A polar vortex is a large pocket of very cold air, typically the coldest air in the Northern Hemisphere, which sits over the polar region during the winter season.
The frigid air can find its way into the United States when the polar vortex is pushed farther south, occasionally reaching southern Canada and the northern Plains, Midwest and northeastern portions of the United States.
If you turn on the news or look at any type of social media today, the theme of the day is….Brrrrr….
That’s because most of the United States is getting hit with the first storm of the winter – and it’s a doozy. Mac Slavo wrote about the impending deep freeze on SHTFplan:Leading physics professor Michio Kaku, of the City University of New York, has signaled a warning concerning the polar vortex now bringing extreme cold weather to a majority of states in the U.S.
“Superstorm Nuri packs more energy than Hurricane Sandy. It’s headed our way, and we are in the bullseye. This weekend it’s going to plow into Alaska, creating fifty foot waves. Then, by midweek, all hell breaks loose. It’s going to combine with the jetstream, pushing arctic air perhaps as low as Florida,” Michio Kaku told CBS News.
“In the worst case scenario, it could mean a deep freeze. It means airlines canceling flights left and right. It means transportation being disrupted… we’re talking disruption that will peak between November 13 and November 15, but will ripple through the rest of November,” Kaku added, telling viewers to “get used to” polar vortexes, because “the earth is changing, and we’re going to see more violent swings.”
If this storm is as bad as the experts are warning that it could be, the vulnerable power grid may go down due to high winds and heavy ice. What’s more, in economically depressed places like Detroit, many residents have had their utilities shut off due to an inability to pay their bills. With temperatures in the negatives, people could quite literally freeze to death in their homes. You don’t have to be a prepper to realize that secondary heating systems and a frigid weather plan could be vital to your survival.
Are you prepared for a winter power outage?
No matter how you heat your home, it’s vital to have back-up. Even if you have a non-grid reliant method as your primary heat source, things can happen. Chimney fires occur, wood gets wet, furnaces of all types malfunction…while these scenarios could be unlikely, you have to remember, “Two is one, one is none.
Here are some options for heat that doesn’t come from a thermostat on the wall..
- Wood Heat: Everyone’s favorite off-grid heating method is a fireplace or woodstove. The fuel is renewable and you have the added bonus of an off-grid cooking method. Unfortunately, if your home doesn’t already have one, it can be a pretty expensive thing to install. If you rent, it’s probably not going to be an option at all to add wood heat to someone else’s property. If you have wood heat, make sure you have a good supply of seasoned firewood that is well-protected from the elements.
- Propane Heaters: There are several propane heaters on the market that do not require electricity. I own a Little Buddy heater. These small portable heaters are considered safe for indoor use in 49 states. They attach to a small propane canister and use 2 oz. of fuel per hour to make 100 square feet extremely warm and toasty. A battery-operated carbon monoxide alarm provides an extra measure of safety when using these heaters indoors. If you have a bigger area to heat, this larger unit will warm up to 200 square feet. Be sure to stock up on propane if this is your back-up heat method.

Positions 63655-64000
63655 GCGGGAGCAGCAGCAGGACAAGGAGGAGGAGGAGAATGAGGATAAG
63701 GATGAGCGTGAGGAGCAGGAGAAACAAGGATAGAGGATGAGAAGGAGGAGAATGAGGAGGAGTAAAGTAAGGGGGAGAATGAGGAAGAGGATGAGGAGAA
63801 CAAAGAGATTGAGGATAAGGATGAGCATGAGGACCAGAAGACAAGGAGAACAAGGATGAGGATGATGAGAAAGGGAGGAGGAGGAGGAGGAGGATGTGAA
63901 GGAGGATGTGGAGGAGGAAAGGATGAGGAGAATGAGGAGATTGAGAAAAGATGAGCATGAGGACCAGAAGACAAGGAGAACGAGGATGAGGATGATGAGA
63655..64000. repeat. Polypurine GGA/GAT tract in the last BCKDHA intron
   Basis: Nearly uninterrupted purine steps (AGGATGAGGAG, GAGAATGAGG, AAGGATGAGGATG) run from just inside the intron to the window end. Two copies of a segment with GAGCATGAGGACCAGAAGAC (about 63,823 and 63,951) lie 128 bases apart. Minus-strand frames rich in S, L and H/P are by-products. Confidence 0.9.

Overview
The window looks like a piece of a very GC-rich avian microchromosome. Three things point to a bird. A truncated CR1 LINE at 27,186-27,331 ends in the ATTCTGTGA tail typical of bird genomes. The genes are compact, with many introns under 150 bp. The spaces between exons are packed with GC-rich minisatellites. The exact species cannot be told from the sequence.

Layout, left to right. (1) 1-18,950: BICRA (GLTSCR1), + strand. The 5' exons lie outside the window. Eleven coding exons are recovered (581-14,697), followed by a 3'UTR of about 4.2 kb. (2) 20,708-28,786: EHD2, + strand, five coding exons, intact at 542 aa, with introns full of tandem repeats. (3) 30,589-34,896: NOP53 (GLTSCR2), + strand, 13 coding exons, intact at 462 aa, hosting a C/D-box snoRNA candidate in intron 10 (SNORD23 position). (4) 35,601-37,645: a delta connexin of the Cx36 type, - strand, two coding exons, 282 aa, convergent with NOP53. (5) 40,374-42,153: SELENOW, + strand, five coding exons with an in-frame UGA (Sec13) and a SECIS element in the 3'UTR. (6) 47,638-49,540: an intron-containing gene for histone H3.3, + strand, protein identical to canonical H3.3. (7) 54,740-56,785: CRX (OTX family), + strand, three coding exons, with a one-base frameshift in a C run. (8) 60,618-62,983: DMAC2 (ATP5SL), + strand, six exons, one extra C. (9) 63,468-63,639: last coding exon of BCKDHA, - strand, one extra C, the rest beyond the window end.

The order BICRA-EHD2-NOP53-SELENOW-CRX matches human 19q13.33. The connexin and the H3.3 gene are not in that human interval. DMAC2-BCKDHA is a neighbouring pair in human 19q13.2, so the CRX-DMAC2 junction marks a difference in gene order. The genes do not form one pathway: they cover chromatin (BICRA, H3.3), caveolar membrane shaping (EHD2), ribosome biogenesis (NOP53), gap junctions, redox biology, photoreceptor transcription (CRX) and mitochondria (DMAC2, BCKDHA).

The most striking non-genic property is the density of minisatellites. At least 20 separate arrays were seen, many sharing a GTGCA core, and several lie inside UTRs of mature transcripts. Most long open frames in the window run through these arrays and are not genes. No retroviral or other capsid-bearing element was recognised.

- Kerosene/Oil Heaters: Kerosene heaters burn a wick for heat, fuelled by the addition of heating oil. These heaters really throw out the warmth. A brand new convection kerosene heater like this one can heat up to 1000 square feet efficiently. When we lived in the city I was lucky enough to have an antique “Perfection” oil heater, which was a charming addition to our decor that was be called into service during grid-down situations. Click here to read more information about the different types of kerosene heaters that are available.
- Natural Gas Fireplaces: Some gas-fueled fireplaces will work when the electrical power goes out – they just won’t blow out heat via the fan.
- Pellet Stove: Most pellet stoves require electricity to run, but there are a few of these high efficiency beauties that will work without being plugged in.
What if you don’t have a secondary heating method?
Sometimes things happen before we get our preps in order. If you don’t have a secondary heating method, you can still stay relatively warm for at least a couple of days if you are strategic. Even if you do have a secondary heat source, in many cases it’s important to conserve your fuel as much as possible.
These methods can help you stay cozier during a storm.
- Heat only one room. One year, our furnace went out the day before Christmas. We huddled into a small room with just one window. We closed the door to the bedroom and used a folded quilt at the bottom to better insulate the room. If you don’t have a door to the room you’ve opted to take shelter in, you can hang heavy quilts or blankets in the doorways to block it off from the rest of the house.
- Cover your windows. You can use a plastic shower curtain and duct tape, topped by a heavy quilt to keep the wind from whistling through your windows. Take down the quilt if it’s sunny outside for some solar gain, then cover it back up as dark falls. If you have reason to be concerned about OPSEC, use heavy black garbage bags to cover the windows to keep light from escaping.
- Light candles. Even the small flames from candles can add warmth to a small area. Be sure to use them safely by keeping them out of the reach of children and housing them in holders that won’t tip over easily.
- Use kerosene lamps. Those charming old-fashioned lamps can also add warmth to the room.
- Use sleeping bags. Cocooning in a sleeping bag conserves body heat better than simply getting under the covers.
- Have a camp-out. This works especially well when you have children because it adds an element of fun to an otherwise stressful situation. Pitch a tent in your closed off room, get inside with a flashlight, and tell stories. When you combine your body heat in a tiny space like that, you’ll stay much warmer.
- Get cooking. If you have a propane or gas stove in the kitchen, your cooking method may not require electricity. So bake a cake, roast a turkey, or simmer a soup. You can use it to warm the room while making a hot, delicious feast.
- Heat some rocks. Do you have a place outdoors for a campfire? If so, put some large rocks around the edges of it. They retain heat for hours. When it’s bedtime, carefully place the rocks into a cast iron Dutch oven and bring this into the room you’re going to be sleeping in. Be sure to protect your floor or surface from the heat of the Dutch oven. The stones will passively emit heat for several hours without the potential of a fire or carbon monoxide poisoning during the night.
How to stay warm with less heat
Not only do we need to be concerned about a power outage due to the weather, but we also need to realize that utility bills could be extraordinarily high this year due to rising prices and an increased need for heat as temperatures plummet. When we lived in our drafty cabin up North, we had to take extra steps to keep warm. Here are some things we learned that will help out in either circumstance.